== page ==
Noor Mo’alla is a tech for good and development expert that has extensive experience in driving and delivering data and tech-driven, highly focused, goal-oriented programmes across multiple geographies. Noor is dedicated to using and developing technology to solve society’s most pressing issues and believes that climate change can be addressed by using AI to support community-led development responses.
Tell us about you, where you are from?
I’m a third culture child, half Jordanian – half Filipino and have found that this has heavily influenced the way I view the world and operate in it – with curiosity and openness. This has led to and fuelled my lifelong fascination with technology, and how I approach the work that I do, I went to design school, for example, and I was fascinated but the technology aspect of design and how people interact with that, whether it be design thinking or human centred design. When I worked in strategic communications, I focused on using data science and visualisation to make it easier to make sense of and disseminate information, and I could make sense of data and tonnes of information in a way that people couldn’t and moreover communicate it verbally in a way that people could connect with.
This was key in the work that I did in international development, where I went on to advise clients on applying technology solutions to problems around violent extremism, peacebuilding and conflict prevention.
Artificial Intelligence was a natural progression from there, I am a futurist and I love working on building on my visions of what could be – and especially what could be better for the world we live in!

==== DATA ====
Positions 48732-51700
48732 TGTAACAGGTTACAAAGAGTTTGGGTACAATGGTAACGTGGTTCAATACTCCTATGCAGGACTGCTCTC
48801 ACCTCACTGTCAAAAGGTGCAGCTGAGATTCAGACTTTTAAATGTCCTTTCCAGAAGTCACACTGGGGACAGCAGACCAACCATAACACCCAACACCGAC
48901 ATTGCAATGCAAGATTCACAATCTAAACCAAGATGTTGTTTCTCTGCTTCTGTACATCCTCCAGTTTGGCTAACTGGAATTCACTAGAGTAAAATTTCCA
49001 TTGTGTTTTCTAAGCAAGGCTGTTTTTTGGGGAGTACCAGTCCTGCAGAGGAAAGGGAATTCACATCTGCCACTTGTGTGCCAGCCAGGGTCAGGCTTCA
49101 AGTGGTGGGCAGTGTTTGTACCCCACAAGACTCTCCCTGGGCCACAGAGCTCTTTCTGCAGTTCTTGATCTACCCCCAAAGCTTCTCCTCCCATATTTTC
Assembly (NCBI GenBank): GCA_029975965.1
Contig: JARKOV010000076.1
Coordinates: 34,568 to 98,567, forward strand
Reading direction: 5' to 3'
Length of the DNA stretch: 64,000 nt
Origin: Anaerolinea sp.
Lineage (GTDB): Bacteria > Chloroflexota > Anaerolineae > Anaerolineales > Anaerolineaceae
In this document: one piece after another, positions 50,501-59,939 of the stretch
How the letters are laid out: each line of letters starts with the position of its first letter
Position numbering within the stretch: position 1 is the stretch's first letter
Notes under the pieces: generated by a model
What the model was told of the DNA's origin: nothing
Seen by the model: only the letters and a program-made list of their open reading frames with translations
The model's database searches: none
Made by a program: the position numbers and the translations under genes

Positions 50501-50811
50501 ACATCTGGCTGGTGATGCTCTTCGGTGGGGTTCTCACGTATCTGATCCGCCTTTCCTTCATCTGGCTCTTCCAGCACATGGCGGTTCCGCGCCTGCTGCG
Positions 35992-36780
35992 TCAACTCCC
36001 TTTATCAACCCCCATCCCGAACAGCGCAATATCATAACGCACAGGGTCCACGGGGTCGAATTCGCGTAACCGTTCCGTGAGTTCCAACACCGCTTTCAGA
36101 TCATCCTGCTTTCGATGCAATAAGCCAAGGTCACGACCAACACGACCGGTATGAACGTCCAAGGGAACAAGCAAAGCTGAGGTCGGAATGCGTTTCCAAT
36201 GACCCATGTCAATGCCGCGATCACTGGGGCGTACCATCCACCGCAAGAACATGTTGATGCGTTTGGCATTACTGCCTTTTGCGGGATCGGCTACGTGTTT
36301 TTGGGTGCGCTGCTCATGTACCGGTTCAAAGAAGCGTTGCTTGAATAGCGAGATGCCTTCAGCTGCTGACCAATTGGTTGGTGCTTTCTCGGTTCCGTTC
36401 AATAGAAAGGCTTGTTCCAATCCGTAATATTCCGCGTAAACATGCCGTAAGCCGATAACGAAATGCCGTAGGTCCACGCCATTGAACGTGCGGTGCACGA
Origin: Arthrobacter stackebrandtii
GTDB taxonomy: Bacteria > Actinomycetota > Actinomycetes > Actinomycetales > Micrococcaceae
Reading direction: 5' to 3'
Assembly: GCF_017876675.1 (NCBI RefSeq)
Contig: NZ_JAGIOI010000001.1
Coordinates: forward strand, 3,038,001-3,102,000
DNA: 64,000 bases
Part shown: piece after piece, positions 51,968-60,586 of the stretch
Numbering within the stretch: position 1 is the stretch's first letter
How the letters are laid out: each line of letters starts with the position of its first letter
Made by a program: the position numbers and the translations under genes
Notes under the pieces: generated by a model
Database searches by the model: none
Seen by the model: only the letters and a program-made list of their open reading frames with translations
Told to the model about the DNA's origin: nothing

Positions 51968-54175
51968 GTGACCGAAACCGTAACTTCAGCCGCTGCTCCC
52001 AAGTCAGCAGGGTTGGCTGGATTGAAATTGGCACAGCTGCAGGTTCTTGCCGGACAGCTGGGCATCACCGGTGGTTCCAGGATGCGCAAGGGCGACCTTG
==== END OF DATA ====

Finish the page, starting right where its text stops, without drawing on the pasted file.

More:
Where did the idea for Collision AI come from?
I wanted to build a women led, Tech for Good company that leverages AI to tackle some of the most pressing issues the world is facing now, whether that be climate change, humanitarian response or peace building. I care about bringing AI solutions to communities that might not have access to it and running projects at the grassroots level that empowers women and girls to use technology for good in their communities.
Please explain how AI (and ML) can be used to solve some of societies biggest social challenges?
We are facing an ever growing amount of challenges spanning from climate change, to food security, refugees and increasing conflict – often dealing with all of these with a limited amount of resources whether financial or even when it comes to capacity.
A good example would be what happens when disaster strikes. Think of all the money, logistics and mobilising of resources and even people it takes and all the time that goes along with that – predictive AI models can better inform us of when such disasters might happen (it’s already being done with adverse weather forecasting) and help jumpstart this process.
AI can be used to help solve previously intractable social challenges – people like the Rainforest Connection are using it to stop illegal deforestation, while Microsoft are working with NGOs to build models to aid with humanitarian response. There’s so much good that can be done by leveraging existing AI technology, and we’ve only just started!
What are some of the challenges of implementing AI solutions to tackle global problems?
Lack of gender data is a big issue, and it means that the data we use to build models and algorithms do not account for the full picture. Thankfully there are organisations such as data2X are dedicated to helping solve this. The conversation led around AI is also mostly led by men, and this means that algorithms built to support the use of AI for all of us are not really inclusive either. A growing number of Women in AI groups have also started forming to address this, to tackle bias and issues around the ethical use and building of AI that is gender balanced and gender sensitive.